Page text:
S&H Concert Review
Frederick CLIFFE Symphony
No 1 in C minor Lambeth Orchestra/ Christopher Fifield St Luke's Church,
West Norwood, London SE27 16 December 2000.
English Bruckner? English Mahler?
The British composer Frederick Cliffe's First Symphony of 1889, revived after 83 years' silence, proved to be even more of a discovery than Cliffe's most optimistic champions had been expecting: a really large-scale, distinctive, late Victorian symphony - notable for its sure wide-spanning architecture, for its virile invention and command of the orchestra, for its varied mix of then contemporary influences, for its drama and lyricism and sheer impact.
On 22 April 1889, The Daily Telegraph published the following remarkable review of what was then an unknown composer's first symphony:
'It may be doubted whether musical history can show on any of its pages the record of such an Opus 1. The symphony is a masterpiece, and the composer, one might think, feels terrified at his own success. For our own part, noting the imaginative power displayed in the work, the easy command of all resources, the beauty and freshness of the themes, and their brilliant development, we feel inclined to ask a question, propounded concerning another phenomenon "Whence has this man these things?" Mr Cliffe has by one effort passed from obscurity to fame, and must be regarded as a bright and shining star on the horizon of our English art'
That first performance of Frederick Cliffe's Symphony in C minor was at Crystal Palace, just a couple of stones throws from where it has now been revived over 111 years later. As far as can be determined it has not been performed since November 1917, yet on the evidence of this truly pioneering revival by Fifield and the Lambeth Orchestra it is difficult to understand why, for everything that Victorian critic wrote was surely born out by our later experience of the music in performance. Even if one is constantly playing 'spot the influence' as it proceeds, from a Millennium perspective this is surely a score that has, at last, found its time.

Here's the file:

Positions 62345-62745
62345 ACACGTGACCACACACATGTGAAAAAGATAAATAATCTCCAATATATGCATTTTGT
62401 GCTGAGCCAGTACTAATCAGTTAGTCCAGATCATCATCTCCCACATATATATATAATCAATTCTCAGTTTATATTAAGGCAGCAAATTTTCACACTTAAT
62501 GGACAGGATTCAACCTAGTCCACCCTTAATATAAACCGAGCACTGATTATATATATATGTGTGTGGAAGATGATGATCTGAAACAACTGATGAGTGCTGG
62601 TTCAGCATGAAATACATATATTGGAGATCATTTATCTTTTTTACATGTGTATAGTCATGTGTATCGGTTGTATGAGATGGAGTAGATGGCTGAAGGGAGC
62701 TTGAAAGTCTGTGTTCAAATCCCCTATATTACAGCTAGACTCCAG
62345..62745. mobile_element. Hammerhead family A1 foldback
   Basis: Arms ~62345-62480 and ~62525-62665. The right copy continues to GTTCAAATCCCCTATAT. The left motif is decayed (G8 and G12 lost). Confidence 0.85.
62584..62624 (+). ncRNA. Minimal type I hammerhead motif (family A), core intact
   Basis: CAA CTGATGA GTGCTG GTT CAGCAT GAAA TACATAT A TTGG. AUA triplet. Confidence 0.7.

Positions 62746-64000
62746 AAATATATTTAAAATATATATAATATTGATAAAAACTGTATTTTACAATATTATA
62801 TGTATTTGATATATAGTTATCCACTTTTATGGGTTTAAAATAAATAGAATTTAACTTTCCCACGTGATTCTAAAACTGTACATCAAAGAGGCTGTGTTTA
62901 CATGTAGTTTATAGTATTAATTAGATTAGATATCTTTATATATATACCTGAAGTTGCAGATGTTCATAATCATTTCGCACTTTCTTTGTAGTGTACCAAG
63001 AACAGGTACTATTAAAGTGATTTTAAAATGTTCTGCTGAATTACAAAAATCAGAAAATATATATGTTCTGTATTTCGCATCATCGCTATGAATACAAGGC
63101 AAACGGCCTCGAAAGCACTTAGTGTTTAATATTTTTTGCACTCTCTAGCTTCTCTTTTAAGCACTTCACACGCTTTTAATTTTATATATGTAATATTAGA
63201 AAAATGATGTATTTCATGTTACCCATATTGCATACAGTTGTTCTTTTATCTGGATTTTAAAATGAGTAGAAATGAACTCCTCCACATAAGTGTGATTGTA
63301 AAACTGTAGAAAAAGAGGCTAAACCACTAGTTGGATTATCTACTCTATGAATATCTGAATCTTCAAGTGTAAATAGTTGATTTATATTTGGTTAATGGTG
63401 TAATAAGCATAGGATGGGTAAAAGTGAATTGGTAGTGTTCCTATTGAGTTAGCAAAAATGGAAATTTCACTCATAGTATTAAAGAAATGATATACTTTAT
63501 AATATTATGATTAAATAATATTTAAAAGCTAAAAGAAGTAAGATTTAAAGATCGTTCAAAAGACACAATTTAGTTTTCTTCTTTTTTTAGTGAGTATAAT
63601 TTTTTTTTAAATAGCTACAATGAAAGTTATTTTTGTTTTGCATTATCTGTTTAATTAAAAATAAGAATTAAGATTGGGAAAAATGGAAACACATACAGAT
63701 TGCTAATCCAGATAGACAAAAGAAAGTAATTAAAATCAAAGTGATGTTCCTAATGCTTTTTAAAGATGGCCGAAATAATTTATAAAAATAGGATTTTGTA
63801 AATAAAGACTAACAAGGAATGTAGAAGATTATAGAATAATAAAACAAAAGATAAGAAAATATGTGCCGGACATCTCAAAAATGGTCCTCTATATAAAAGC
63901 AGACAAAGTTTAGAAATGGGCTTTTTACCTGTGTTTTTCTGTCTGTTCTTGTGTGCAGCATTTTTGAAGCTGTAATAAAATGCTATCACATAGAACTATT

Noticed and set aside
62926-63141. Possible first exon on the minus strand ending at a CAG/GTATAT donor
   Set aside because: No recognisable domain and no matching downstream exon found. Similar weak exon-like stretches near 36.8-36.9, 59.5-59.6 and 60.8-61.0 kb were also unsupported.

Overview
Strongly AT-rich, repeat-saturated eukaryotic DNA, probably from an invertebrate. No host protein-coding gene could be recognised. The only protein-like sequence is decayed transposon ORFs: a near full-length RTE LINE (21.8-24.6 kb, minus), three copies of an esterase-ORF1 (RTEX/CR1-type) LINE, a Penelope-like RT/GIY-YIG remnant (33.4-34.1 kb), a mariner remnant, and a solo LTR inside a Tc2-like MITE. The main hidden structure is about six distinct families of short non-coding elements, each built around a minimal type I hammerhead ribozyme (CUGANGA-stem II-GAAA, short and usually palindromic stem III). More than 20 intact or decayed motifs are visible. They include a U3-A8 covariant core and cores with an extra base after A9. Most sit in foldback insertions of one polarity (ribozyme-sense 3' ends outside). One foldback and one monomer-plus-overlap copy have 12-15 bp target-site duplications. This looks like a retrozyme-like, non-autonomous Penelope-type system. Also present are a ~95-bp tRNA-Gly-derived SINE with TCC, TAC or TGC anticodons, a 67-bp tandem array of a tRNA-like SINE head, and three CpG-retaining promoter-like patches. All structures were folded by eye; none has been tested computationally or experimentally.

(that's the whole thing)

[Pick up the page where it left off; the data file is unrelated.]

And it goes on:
This symphony, which is totally unknown and no longer acknowledged by its publisher, places Cliffe as a potentially big player, indeed to loom large in any future account of musical achievement in the last decade of Victoria's reign. Yet hearing it raises more questions than it answers, for surely so commanding a grasp of the orchestra, with such a confident technique, abreast of the leading styles of his period, could not be by a composer finding his first expression in an orchestral work. And why did he teach piano rather than composition at the RCM?
Inevitably one discusses this work in terms of the idioms of other composers of the period reflected in it. The debt to Dvorak, and indeed at one point in the scherzo to Smetana, is far less evident than I had supposed from an examination of the score. What is so striking in performance is the wide-spanning architecture given expression through glorious melodic lines whose chromatic twists are almost Mahlerian in their emotional intensity. The grandly building brass chorales of the slow movement are surely impossible without Bruckner, as indeed are many of the sweeping build-ups in the strings in this imposing score - yet where could one have experienced Bruckner's symphonies working in the north of England, as Cliffe did, in the 1880s? Cliffe is fascinating for his integration of so wide a stylistic palette: Mendelssohn, even Schubert in places, the Schumann of the Rhenish Symphony is also not far away, and in the finale a thistledown fugato brings to mind Berlioz and Queen Mab.